That’s made me think a lot about musical UI: about the gap between offering ‘features’ (which is what software does) and offering potential, like an instrument: scope for mastery, as opposed to scope for usage.

I’m currently designing a physical, electronic instrument, and I think a lot (even if it doesn’t show in the object) about what Being An Instrument means, and I’m pretty sure that scope for mastery, scope for depth, a surface that affords expression, rather than just usage is part of that. More than any DAW I’ve used, Live feels like it has so much more of that by shrugging off the skeuomorph of Being A Studio In A Computer.


I’m reminded of this:

Long story short: there is no average sized pilot. Having an average measurement in one dimension doesn’t guarantee that you will have average measurements in other dimensions. So, to make an airplane cockpit that actually works you have to make things adjustable with straps, etc.

Adjustability in traditional musical instruments is generally of a different variety: expose all options simultaneously and require the player to ignore what they don’t need in any one moment. This is great because it keeps those skipped over elements available at a moment’s notice. But it can also make learnability more challenging and require a great deal more sophistication, both cognitively, and in terms of muscle memory/hand-eye coordination.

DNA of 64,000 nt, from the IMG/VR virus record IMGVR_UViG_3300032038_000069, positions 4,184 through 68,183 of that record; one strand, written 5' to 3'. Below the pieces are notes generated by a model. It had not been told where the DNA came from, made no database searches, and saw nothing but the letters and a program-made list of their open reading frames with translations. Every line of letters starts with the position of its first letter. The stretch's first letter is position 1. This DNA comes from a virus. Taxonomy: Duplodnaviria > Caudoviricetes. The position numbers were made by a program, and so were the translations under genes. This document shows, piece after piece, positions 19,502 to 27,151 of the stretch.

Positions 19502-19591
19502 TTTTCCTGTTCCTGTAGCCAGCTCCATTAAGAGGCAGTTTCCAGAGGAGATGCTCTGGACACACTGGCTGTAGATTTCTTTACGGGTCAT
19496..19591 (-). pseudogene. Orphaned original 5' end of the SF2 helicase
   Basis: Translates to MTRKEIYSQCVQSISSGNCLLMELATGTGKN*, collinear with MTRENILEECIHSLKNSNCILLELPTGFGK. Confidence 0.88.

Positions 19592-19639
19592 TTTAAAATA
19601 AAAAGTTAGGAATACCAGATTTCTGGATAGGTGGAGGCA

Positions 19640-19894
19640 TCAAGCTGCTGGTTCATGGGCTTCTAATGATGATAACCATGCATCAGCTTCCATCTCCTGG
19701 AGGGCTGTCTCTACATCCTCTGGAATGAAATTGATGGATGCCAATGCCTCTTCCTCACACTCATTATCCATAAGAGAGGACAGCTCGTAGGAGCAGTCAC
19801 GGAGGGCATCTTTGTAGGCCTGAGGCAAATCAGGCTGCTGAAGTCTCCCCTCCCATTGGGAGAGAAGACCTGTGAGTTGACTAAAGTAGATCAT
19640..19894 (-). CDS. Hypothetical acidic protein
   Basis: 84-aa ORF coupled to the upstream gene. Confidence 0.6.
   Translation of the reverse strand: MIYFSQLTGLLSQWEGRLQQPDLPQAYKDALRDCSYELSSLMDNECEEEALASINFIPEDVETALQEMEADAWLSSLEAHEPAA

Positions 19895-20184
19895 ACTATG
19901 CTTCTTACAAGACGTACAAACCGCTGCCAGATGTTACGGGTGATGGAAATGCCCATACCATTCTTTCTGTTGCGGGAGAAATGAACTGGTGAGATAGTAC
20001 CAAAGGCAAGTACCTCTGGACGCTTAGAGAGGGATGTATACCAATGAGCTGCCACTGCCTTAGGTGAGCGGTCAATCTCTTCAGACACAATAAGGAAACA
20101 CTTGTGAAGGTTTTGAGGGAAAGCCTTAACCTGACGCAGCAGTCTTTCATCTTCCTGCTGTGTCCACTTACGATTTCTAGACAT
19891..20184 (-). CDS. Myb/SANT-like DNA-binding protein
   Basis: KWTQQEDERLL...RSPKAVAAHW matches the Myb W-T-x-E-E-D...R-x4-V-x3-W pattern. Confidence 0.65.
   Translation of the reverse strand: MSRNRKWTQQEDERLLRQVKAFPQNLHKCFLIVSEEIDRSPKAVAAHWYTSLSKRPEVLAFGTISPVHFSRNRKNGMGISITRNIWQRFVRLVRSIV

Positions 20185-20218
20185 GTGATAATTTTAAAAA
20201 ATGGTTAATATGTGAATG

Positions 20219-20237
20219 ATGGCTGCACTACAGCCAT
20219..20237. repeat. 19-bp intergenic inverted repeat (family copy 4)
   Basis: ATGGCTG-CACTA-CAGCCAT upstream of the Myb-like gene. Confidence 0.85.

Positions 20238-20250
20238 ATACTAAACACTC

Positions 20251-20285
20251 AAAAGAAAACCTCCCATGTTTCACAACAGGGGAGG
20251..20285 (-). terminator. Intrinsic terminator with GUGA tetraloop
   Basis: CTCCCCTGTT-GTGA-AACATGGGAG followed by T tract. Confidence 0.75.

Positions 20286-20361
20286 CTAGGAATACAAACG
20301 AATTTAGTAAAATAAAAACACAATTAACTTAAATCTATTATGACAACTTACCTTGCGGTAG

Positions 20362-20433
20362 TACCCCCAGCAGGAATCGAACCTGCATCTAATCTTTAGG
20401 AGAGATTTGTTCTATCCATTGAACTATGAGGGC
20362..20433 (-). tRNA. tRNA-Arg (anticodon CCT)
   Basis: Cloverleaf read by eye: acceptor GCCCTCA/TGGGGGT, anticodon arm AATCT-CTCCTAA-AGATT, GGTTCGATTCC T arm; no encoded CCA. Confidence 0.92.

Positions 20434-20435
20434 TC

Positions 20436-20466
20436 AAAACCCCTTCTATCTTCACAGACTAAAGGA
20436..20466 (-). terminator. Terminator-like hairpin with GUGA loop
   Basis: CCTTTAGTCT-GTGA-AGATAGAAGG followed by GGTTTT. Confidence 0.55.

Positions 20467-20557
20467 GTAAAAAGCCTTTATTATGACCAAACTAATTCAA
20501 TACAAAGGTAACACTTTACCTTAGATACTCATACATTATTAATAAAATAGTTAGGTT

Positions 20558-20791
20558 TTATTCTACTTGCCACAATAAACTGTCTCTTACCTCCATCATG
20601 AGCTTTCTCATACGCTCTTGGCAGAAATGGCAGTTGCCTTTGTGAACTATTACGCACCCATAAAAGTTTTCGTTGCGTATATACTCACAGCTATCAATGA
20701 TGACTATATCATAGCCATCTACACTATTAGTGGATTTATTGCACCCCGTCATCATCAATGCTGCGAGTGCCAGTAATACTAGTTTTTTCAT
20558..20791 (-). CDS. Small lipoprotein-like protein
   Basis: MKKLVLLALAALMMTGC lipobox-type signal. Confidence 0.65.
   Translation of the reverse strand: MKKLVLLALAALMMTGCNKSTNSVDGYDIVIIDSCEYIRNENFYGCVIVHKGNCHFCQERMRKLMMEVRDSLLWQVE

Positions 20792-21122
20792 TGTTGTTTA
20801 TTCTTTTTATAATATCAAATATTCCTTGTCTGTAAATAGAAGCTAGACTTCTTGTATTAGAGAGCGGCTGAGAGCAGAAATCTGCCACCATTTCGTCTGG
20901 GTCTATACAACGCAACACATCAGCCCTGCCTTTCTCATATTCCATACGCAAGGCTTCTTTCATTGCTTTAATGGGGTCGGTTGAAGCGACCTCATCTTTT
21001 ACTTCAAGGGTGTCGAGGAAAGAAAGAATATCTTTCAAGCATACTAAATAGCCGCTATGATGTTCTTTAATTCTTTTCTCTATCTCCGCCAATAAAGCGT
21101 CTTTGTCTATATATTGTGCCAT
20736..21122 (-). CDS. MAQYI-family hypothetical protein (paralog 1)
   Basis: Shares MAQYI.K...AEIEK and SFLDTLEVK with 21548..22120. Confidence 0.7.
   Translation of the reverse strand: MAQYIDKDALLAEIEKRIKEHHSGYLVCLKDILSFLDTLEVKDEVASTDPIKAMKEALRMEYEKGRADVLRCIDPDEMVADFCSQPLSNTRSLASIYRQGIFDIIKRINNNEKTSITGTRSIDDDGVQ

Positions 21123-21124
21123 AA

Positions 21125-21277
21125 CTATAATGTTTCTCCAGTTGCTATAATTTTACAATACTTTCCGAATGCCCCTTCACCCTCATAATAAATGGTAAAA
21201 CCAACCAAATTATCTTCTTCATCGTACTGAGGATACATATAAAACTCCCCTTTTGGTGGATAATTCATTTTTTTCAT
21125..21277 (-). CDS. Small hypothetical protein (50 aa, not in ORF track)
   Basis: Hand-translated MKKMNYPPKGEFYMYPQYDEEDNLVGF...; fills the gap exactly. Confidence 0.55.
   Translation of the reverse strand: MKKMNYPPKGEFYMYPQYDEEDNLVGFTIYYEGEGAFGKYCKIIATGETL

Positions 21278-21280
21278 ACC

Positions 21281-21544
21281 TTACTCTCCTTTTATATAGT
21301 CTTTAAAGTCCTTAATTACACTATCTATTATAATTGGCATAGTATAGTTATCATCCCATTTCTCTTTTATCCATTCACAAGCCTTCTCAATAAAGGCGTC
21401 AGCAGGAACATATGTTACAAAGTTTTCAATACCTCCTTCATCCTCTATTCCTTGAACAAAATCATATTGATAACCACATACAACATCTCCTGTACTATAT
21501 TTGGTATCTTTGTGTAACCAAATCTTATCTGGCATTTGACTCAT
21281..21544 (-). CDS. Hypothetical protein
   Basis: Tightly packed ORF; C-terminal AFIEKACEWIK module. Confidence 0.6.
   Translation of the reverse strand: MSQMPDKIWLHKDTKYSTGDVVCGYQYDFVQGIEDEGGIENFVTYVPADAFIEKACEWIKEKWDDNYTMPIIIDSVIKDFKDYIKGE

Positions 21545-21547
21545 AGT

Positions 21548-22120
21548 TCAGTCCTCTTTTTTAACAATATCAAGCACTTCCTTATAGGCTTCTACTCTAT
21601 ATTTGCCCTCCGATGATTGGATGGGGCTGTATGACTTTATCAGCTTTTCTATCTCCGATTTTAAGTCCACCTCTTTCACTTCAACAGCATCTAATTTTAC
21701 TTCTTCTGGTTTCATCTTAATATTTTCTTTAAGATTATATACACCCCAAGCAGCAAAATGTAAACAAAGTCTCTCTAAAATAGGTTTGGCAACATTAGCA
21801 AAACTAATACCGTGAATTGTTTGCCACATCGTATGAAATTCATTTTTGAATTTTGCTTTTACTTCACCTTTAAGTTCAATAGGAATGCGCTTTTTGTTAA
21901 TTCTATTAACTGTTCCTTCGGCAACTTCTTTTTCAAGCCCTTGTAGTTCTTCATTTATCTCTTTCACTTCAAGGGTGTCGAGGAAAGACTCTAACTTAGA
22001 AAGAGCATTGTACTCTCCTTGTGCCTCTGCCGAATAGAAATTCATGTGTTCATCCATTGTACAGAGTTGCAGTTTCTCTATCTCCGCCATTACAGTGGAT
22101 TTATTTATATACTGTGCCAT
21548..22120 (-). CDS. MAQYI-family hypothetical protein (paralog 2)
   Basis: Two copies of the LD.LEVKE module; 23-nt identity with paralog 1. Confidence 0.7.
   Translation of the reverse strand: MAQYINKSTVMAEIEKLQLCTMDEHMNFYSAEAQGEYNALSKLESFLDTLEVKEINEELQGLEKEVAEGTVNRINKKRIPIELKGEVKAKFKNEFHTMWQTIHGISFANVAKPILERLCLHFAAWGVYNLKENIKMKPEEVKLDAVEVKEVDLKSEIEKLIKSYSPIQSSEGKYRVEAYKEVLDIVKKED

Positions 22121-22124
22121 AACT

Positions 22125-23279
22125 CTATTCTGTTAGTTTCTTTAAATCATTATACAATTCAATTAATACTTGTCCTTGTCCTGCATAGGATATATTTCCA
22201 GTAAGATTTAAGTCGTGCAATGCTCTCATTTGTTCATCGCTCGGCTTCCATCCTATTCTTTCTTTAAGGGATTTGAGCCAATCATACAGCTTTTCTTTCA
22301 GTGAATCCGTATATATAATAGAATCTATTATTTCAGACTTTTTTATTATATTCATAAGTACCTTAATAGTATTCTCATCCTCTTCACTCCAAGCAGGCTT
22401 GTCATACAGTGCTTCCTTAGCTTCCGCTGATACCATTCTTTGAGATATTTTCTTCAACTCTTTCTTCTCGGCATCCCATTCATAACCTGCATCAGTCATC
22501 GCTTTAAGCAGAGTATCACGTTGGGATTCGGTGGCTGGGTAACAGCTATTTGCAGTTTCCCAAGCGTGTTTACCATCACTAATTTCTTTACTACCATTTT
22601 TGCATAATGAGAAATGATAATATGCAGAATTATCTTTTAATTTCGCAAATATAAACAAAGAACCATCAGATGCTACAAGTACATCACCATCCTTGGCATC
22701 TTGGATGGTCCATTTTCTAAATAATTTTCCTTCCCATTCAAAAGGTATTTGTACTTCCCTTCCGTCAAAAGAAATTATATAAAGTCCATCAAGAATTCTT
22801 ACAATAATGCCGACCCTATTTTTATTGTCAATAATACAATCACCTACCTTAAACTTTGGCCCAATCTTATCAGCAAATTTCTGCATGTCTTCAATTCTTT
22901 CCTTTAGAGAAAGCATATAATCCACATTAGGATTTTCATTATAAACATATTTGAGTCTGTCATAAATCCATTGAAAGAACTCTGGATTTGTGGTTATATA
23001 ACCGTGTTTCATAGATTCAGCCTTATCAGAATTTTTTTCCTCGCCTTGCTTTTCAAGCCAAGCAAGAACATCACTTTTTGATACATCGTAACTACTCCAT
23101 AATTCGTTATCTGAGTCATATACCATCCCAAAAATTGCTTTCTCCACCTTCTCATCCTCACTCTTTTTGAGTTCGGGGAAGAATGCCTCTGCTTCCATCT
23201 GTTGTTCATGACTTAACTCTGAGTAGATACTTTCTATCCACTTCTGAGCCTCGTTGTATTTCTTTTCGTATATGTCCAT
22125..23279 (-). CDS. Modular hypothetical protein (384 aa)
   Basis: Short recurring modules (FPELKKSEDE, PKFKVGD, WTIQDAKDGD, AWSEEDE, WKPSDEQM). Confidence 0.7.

But that level of mind and muscle sophistication is probably precisely the thing that separates traditional musical instrument virtuosos from genre-recycling beginners.

What I’m getting out of this conversation is some confidence to discard some traditional UX-defined usability goals in favor of other goals. UX designers rarely get to design things specifically for advanced users. In a commercial environment where there is immense pressure to appeal to the broadest market possible, there is a tendency to work hard to make things instantly apprehensible, to cater to the novice. Ease of use is primary, and “time on task” (how quickly can the user achieve a specific goal) is a typical metric. These ideas simply don’t work when you’re trying to enable the maximum palette of potential creative expression to the advanced instrumentalist.


I’m also a big fan of Live personally. But it’s interesting in its lack of skeumorphism. It was flat before flat was cool (an aesthetic I feel was unconsciously adopted from its roots in Max/MSP).